As Republican lawmakers in major battleground states seek to make voting harder and more confusing through a web of new election laws, they are simultaneously making a concerted legislative push to grant more autonomy and access to partisan poll watchers — citizens trained by a campaign or a party and authorized by local election officials to observe the electoral process.
This effort has alarmed election officials and voting rights activists alike: There is a long history of poll watchers being used to intimidate voters and harass election workers, often in ways that target Democratic-leaning communities of color and stoke fears that have the overall effect of voter suppression. During the 2020 election, President Donald J. Trump’s campaign repeatedly promoted its “army” of poll watchers as he publicly implored supporters to venture into heavily Black and Latino cities and hunt for voter fraud.
Republicans have offered little evidence to justify a need for poll watchers to have expanded access and autonomy. As they have done for other election changes — including reduced early voting, stricter absentee ballot requirements and limits on drop boxes — they have grounded their reasoning in arguments that their voters want more secure elections. That desire was born in large part out of Mr. Trump’s repeated lies about last year’s presidential contest, which included complaints about insufficient poll watcher access.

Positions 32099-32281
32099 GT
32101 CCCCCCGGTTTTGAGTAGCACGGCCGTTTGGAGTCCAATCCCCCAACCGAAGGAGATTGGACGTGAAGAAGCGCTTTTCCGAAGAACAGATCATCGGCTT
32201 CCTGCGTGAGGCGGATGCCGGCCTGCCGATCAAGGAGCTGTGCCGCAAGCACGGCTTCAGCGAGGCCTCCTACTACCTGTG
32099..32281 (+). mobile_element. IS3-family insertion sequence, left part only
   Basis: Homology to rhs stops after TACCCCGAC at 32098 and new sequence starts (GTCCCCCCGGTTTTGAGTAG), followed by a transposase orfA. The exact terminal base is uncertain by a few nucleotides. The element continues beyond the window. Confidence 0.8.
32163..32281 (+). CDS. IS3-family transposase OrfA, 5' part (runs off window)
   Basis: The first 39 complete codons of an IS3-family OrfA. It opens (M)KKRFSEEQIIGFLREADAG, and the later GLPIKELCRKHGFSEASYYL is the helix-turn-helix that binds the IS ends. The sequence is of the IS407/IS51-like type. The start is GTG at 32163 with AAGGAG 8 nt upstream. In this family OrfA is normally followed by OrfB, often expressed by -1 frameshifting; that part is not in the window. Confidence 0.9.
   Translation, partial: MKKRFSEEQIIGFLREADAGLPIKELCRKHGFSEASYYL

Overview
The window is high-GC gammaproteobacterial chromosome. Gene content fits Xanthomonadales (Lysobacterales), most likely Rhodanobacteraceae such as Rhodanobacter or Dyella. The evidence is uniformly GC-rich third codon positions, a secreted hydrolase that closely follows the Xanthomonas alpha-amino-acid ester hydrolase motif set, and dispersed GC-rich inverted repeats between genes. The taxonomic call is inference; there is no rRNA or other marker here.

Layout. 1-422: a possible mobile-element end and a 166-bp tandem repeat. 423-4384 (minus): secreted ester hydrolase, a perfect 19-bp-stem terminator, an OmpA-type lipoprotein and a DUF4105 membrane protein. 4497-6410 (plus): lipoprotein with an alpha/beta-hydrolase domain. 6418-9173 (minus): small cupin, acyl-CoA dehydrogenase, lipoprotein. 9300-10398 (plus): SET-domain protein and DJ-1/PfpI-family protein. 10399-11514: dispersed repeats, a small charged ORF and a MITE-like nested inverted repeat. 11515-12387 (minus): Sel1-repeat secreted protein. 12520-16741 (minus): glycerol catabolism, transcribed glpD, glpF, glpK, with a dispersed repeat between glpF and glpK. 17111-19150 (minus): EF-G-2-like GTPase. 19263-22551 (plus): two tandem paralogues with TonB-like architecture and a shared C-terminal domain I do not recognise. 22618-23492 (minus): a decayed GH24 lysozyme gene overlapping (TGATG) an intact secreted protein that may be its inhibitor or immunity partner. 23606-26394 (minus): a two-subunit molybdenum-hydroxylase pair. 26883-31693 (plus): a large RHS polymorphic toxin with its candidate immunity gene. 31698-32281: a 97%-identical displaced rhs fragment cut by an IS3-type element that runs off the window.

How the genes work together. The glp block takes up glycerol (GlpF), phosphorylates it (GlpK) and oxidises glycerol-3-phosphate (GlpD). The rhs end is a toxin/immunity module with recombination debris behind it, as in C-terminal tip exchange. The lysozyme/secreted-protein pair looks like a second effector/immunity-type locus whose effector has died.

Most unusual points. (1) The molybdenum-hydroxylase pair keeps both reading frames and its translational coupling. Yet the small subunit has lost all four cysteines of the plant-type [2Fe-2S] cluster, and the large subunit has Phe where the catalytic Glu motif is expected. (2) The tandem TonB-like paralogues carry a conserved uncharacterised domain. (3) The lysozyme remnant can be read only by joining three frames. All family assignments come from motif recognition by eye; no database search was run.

Now, with disputes over the rules governing voting now at a fever pitch, the rush to empower poll watchers threatens to inject further tension into elections.
Both partisan and nonpartisan poll watching have been a key component of American elections for years, and Republicans and Democrats alike have routinely sent trained observers to the polls to monitor the process and report back on any worries. In recent decades, laws have often helped keep aggressive behavior at bay, preventing poll watchers from getting too close to voters or election officials, and maintaining a relatively low threshold for expelling anyone who misbehaves.
But now Republican state lawmakers in 20 states have introduced at least 40 bills that would expand the powers of poll watchers, and 12 of those bills in six states are currently progressing through legislatures, according to the Brennan Center for Justice.